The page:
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So Many Draft Directions Cardinals Can Go At 8

Trade down remains possible as NFL launches virtual version of selection night

The Cardinals hold the eighth overall pick in Thursday's draft.
The Cardinals hold the eighth overall pick in Thursday's draft.

For GM Steve Keim, there are "8 to 10" blue-chip players in this year's NFL draft.

Coincidentally – or perhaps not – the Cardinals are scheduled to select eighth in Thursday night's first round.

It won't be a quarterback, not this year, not after the last two years. Beyond that, there are a plethora of possibilities. There are potential game-changers on each level of defense, like Auburn defensive lineman Derrick Brown, Clemson linebacker Isaiah Simmons or cornerback Jeff Okudah. There are a host of offensive tackles the Cardinals could plug in on the right side, like Alabama's Jedrick Wills or Iowa's Tristan Wirfs.

Then there is the wild card of a wide receiver, even despite the trade for DeAndre Hopkins. Or a trade down, perhaps aiming to recoup a second-round pick after the Cards dealt theirs to Houston in the Hopkins transaction.

"If we are taking a player at No. 8," Keim said, "we expect him to be an immediate impact player."

Keim's deliberate pre-draft offseason plan has put the Cardinals in as good of a spot as possible in terms of draft flexibility. The biggest holes the Cards had going into the offseason were No. 1 wide receiver, a second pass rusher, an inside linebacker who could keep up with tight ends, and a starter on the defensive line. Hopkins arrived in trade, while free agency brought outside linebacker Devon Kennard, inside linebacker De'Vondre Campbell and defensive lineman Jordan Phillips.

The Cards also made sure they were OK at right tackle by re-signing both Marcus Gilbert and Justin Murray. It all helps in the reality there are multiple unknowns in the seven picks before the Cards would be on the clock.

"It does set the draft up to where we feel we are free to take the best available pick that comes at the No. 8 spot," coach Kliff Kingsbury said.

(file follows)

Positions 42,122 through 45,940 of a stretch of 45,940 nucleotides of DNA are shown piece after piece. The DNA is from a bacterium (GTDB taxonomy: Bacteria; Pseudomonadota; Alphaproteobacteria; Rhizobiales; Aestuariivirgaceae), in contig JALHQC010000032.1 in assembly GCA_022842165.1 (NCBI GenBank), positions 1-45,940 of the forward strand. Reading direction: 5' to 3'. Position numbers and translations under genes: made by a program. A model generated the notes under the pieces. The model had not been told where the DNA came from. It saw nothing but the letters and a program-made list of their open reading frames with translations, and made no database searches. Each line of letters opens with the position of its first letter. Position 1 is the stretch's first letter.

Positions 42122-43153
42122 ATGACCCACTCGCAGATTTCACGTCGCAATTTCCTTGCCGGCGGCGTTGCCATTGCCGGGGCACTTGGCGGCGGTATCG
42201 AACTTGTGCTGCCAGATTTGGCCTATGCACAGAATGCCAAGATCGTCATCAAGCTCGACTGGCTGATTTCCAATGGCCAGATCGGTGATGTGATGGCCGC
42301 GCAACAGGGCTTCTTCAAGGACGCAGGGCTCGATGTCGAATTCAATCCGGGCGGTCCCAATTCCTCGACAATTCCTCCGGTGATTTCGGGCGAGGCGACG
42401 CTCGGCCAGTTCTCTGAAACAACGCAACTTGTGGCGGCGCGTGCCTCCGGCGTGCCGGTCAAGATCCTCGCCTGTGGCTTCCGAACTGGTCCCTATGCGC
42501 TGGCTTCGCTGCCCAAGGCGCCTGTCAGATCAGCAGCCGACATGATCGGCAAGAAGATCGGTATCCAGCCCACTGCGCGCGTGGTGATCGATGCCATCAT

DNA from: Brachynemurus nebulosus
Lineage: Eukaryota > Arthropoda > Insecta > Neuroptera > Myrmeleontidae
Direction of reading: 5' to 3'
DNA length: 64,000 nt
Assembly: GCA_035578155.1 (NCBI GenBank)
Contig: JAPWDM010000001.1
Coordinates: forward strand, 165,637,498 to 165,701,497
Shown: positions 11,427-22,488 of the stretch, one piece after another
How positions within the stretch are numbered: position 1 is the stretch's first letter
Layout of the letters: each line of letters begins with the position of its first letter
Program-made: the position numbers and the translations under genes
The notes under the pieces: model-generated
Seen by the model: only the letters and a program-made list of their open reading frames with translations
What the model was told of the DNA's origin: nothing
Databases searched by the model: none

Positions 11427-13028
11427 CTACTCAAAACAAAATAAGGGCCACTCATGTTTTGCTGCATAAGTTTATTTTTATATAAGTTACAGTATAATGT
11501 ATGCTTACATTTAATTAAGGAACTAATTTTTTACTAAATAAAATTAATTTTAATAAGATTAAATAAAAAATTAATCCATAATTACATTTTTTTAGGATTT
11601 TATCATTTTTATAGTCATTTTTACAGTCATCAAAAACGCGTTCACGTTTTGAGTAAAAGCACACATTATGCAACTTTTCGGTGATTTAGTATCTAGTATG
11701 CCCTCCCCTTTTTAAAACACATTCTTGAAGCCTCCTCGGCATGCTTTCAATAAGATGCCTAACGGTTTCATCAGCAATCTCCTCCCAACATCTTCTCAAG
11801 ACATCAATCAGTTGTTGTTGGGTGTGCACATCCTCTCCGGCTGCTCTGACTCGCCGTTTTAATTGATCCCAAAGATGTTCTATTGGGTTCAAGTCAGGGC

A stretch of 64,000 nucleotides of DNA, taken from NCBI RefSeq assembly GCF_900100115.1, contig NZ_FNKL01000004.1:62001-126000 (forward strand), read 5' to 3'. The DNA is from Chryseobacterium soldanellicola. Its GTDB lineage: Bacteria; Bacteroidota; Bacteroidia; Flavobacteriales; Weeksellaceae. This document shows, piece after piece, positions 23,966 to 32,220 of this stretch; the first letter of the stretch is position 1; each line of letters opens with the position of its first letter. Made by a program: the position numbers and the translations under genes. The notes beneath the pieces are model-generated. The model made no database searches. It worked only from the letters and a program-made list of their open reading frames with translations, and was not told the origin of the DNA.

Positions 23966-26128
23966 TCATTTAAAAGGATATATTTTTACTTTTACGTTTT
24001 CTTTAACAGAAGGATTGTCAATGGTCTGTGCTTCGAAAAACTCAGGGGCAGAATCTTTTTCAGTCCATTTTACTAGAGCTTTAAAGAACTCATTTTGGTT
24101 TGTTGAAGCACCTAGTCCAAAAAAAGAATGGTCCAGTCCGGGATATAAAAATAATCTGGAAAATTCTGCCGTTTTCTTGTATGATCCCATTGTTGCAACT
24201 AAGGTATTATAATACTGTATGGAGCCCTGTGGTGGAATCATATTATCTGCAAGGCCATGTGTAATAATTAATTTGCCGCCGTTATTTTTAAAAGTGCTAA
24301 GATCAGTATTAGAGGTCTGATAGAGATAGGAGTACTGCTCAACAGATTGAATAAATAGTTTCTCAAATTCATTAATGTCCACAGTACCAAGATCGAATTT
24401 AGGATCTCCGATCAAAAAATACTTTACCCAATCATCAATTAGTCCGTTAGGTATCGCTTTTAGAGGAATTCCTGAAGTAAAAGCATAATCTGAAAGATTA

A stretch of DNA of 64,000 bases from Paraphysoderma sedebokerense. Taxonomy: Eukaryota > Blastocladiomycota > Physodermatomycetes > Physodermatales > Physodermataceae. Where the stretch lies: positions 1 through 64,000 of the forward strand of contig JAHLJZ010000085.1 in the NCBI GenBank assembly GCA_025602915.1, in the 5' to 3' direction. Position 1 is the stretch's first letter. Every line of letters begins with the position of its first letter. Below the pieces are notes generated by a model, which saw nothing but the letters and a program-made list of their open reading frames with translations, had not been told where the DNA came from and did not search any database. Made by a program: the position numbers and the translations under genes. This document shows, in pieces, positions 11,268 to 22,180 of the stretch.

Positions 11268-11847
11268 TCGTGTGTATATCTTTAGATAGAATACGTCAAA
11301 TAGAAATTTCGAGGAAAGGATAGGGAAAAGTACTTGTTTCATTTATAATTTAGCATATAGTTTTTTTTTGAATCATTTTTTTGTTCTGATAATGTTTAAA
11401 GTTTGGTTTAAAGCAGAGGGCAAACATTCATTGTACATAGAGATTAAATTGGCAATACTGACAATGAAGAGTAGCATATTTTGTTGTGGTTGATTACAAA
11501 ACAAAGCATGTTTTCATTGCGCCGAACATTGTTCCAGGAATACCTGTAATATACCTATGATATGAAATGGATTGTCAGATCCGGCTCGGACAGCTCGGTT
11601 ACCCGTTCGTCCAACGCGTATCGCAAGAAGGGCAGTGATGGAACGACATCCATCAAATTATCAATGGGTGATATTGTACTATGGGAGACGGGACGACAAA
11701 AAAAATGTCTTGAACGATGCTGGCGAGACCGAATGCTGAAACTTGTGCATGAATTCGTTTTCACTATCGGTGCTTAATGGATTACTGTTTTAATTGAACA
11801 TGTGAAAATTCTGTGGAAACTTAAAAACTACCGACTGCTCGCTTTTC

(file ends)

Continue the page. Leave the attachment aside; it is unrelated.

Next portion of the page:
A trade does make sense, if the Cardinals are as open to their first-round decision as it seems. Moving down a handful of spots to gain a pick is always something that intrigues Keim – the last time the Cards traded down in the first round, they went from 20 to 27 in a swap with the Saints that ultimately became linebacker Deone Bucannon and wide receiver John Brown for wide receiver Brandin Cooks.

Keim acknowledged there have been early discussions about potential trades, but it is "really a lot of posturing," he said. "Until a player is on the clock, you really have no clue."

The Cards currently have six draft picks: a first (8th), a third (72nd), two fourths (114th and 131st), a sixth (202nd) and a seventh (222nd).

Beyond round one, all the positions discussed are still in play. Kingsbury said the Cardinals will still be looking for a potential third running back after Kenyan Drake and Chase Edmonds. An offensive lineman at some point makes sense. And yes, a wide receiver, in such a deep draft for them, is possible.

"There are guys that are speed guys, there are big physical guys that can go up and get it in a crowd," Keim said. "It's kind of pick your poison. What are you looking for? You looking for an X, you looking for a Z? You can get them in every round."

Kingsbury already is happy with an upgraded roster even before the draft – something that could come into play with a truncated or eliminated offseason because of COVID-19. Keim acknowledged there are concerns about getting rookies ready mentally and physically at the start of the regular season.

There will also be the virtual hurdles teams face this week as all the draft personnel for each team is isolated because of the coronavirus.

Once the picks start, however, Keim sees a draft much like any other. The same communication with Kingsbury and owner Michael Bidwill, the same focus on the big picture.

"As I've always said, it's my job that I always see the constant holes in our roster," Keim said. "I don't think there is a position we still can't address in this draft."

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